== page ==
New observations of an oddball planetary system 150 light-years from Earth may force astronomers to rethink the textbook definition of a planet and the accepted idea about how such a body forms.
The observations suggest that either some planets are superheavy or that planets can form from disks of gas and dust that encircle not just a single star but two starlike objects.
Two years ago, when astronomers at the Geneva Observatory in Sauverny, Switzerland, reported their findings on the sunlike star HD 202206, nothing seemed out of the ordinary. The team announced that a body at least 17.4 times as heavy as Jupiter orbits the star. The unseen body resides at an average distance from the star of 0.82 times the Earth-sun distance.
The same team, led by Alexandre Correia of the University of Aveiro in Portugal, has now found evidence for a second unseen body orbiting HD 202206. This object is at least 2.4 times as heavy as Jupiter and resides at an average distance from the star of 2.55 times the Earth-sun distance, the researchers report (http://xxx.lanl.gov/abs/astro-ph/0411512).
According to International Astronomical Union standards, the heavier body is a failed star known as a brown dwarf. By the union’s definition, brown dwarfs range from 13 to about 75 times the mass of Jupiter. That’s heavy enough to burn deuterium at their cores but too light to burn any other nuclear fuel, as bona fide stars do.
In contrast, the lighter object would be classified as a planet, as long as it weighs less than the 13-Jupiter-mass cutoff, as the scientists strongly suspect. In that case, it would have formed from gas and dust coalescing within a disk of material that surrounded the star in its youth. This would make it the first planet known to orbit a pair of objects—a brown dwarf and a star.
That would be that—except for a curious feature. Every time the heavier, inner body goes around the star five times, the outer body goes around exactly once. This particular synchrony has never before been observed in a planetary system. Synchrony keeps objects in an especially powerful gravitational embrace.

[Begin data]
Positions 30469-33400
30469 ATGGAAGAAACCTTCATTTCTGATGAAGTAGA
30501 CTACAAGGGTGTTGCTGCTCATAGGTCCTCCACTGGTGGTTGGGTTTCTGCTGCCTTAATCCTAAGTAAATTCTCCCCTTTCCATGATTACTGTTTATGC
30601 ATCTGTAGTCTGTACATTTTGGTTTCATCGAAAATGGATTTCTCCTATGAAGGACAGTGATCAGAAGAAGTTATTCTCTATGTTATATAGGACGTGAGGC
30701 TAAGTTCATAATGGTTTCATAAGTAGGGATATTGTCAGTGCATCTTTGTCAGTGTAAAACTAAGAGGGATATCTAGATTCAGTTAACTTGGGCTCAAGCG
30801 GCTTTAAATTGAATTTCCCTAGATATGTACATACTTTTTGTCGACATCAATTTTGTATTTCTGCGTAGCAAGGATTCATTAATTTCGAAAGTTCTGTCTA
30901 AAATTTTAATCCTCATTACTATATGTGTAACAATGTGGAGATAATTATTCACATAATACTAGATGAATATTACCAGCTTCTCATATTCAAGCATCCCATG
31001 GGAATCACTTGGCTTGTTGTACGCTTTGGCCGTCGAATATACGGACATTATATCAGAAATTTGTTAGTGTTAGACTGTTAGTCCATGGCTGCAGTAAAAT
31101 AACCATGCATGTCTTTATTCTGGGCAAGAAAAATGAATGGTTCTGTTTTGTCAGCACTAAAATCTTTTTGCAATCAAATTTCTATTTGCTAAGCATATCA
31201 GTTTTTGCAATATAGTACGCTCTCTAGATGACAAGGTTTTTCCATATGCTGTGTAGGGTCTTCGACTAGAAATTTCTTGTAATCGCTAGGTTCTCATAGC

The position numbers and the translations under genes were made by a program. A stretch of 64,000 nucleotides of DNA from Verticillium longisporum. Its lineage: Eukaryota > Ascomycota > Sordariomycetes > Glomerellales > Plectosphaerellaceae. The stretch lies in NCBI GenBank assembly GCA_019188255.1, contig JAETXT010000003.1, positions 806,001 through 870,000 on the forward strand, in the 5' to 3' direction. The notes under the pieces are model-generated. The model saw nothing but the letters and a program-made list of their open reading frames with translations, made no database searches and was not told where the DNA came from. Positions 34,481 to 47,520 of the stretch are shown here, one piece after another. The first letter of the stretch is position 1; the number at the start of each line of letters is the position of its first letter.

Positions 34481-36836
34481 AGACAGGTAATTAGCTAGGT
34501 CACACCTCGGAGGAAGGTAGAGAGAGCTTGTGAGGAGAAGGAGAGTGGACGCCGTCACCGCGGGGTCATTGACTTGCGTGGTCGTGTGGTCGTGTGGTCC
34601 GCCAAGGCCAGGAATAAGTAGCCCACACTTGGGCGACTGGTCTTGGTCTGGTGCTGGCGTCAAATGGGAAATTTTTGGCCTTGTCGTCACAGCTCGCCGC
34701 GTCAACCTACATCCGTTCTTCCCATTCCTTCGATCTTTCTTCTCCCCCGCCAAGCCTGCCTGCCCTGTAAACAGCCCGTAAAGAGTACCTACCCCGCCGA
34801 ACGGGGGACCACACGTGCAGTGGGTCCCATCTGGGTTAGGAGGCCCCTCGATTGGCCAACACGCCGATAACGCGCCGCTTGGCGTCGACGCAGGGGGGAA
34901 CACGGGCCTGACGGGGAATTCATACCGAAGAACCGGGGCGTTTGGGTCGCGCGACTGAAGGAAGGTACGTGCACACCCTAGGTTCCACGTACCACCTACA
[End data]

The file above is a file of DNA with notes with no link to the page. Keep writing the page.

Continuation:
Synchrony can’t happen by chance, Correia says. The team suggests that the two bodies are birds of a feather, born in the same way and at the same time.
In that case, the heavier object orbiting HD 202206 wouldn’t be a brown dwarf after all, but the heaviest planet known. If so, the disk from which the two planets arose would have to have been two to four times as heavy as expected, Correia told Science News.
Moreover, if the heavier body is a superplanet, “we have to rethink our definition of what is a brown dwarf and what is a planet,” says Correia. Some objects massive enough to burn deuterium may be brown dwarfs, while others may be planets, he notes.
“Somewhat odd systems like this . . . challenge our overall thinking about the formation of giant planets and brown dwarfs,” says Alan P. Boss of the Carnegie Institution of Washington (D.C.).
It’s possible that the heavier object is a brown dwarf but that theorists haven’t yet been clever enough to figure out why it’s in sync with the outer planet, cautions Adam S. Burrows of the University of Arizona in Tucson.